Be Active in Developing your Teen’s Health Habits

by Melissa Robbins, Volunteer, the Launch Pad Teen Center

By the time your child is a teenager, they likely have established routines and behaviors. This sense of independence can lead parents to believe these habits are already set in stone. However, there’s still plenty that can be done to encourage your teen to live a healthy life.

Research published in the Journal of Child and Adolescent Behavior found that adolescents who receive support from friends and family show greater improvements in their diet and physical activity.

This means one of the greatest ways to help your teen build healthy habits is to join them on the journey.

A surefire way to ensure your teen starts their day right, according to the American Academy of Pediatrics, is making sure they eat a healthy breakfast. Research shows teens who eat breakfast are more focused than peers who don’t, and they even tend to develop better eating habits.

Have available foods high in fiber (like cereals and whole-wheat bread), calcium (like dairy and soy products) and vitamin D (like eggs and vitamin D-fortified products, such as dairy and orange juice).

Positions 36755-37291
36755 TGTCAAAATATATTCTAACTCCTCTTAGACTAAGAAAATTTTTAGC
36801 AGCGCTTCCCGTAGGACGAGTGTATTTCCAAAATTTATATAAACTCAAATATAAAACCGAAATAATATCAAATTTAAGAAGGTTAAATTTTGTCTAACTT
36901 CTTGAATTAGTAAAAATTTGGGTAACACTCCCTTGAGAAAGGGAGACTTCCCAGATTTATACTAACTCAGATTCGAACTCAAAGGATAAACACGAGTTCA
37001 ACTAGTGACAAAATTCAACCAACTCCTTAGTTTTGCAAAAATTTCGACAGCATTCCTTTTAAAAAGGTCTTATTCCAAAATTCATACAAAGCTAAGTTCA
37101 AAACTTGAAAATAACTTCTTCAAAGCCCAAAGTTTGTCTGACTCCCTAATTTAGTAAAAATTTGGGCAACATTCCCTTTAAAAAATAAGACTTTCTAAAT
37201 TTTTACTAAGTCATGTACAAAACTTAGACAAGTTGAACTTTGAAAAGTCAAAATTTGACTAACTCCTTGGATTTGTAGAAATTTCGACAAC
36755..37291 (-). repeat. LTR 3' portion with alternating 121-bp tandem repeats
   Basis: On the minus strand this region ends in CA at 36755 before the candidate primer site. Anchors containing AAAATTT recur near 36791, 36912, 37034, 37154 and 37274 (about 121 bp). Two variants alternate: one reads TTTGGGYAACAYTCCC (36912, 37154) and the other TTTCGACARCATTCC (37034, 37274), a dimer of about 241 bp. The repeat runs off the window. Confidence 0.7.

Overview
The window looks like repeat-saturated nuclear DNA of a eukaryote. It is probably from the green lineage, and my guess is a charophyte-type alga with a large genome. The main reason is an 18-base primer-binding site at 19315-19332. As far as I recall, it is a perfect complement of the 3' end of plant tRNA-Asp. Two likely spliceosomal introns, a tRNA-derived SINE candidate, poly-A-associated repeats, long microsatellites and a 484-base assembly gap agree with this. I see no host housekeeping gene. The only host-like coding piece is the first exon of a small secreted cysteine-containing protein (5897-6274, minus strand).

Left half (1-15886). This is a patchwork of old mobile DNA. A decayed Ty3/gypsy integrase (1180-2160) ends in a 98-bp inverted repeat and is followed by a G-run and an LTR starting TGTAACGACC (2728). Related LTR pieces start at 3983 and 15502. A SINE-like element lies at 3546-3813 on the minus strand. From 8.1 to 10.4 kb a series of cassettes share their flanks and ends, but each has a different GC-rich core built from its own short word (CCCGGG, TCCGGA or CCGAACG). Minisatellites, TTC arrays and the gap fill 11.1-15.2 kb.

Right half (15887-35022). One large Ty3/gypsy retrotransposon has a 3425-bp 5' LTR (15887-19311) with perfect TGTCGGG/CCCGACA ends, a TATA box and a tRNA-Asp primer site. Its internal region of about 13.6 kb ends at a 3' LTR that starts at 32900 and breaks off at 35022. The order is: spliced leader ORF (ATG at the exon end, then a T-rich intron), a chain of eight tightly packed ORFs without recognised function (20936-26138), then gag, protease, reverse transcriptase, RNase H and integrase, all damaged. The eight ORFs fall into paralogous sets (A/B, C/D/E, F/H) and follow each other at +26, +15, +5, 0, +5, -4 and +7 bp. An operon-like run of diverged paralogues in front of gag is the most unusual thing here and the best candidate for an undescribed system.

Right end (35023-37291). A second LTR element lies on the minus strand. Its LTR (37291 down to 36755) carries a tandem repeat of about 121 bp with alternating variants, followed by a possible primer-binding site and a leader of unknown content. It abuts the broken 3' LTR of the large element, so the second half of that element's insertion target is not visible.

Not every parent or child has time to eat a complete breakfast, but the pediatrics academy notes a quick breakfast is better than none. So parents, have healthy grab-and-go options such as breakfast bars or fresh fruit handy.

Similarly, the National Heart, Lung, and Blood Institute recommends getting kids into the kitchen when you’re cooking to get them interested in and informed on proper nutrition. Talk with them as you’re cooking about why you’re using this ingredient or that, as well as the nutritional value behind what you’re making.

Besides cooking, the institute also recommends families engage in physical activities together to help encourage children and teens to stay committed to long-term physical health. To keep the whole family engaged, the institute suggests focusing on fun and asking your teen for ideas when deciding the family’s exercise routine.

The National Institute for Diabetes and Digestive and Kidney Diseases recommends making healthy changes slowly and setting a small number of realistic goals. Instead of shooting for daily workouts right away, start with two 30-minute time slots a week to be active with your family, possibly after dinner or on weekends — walking or biking around the neighborhood or playing tag makes a good start.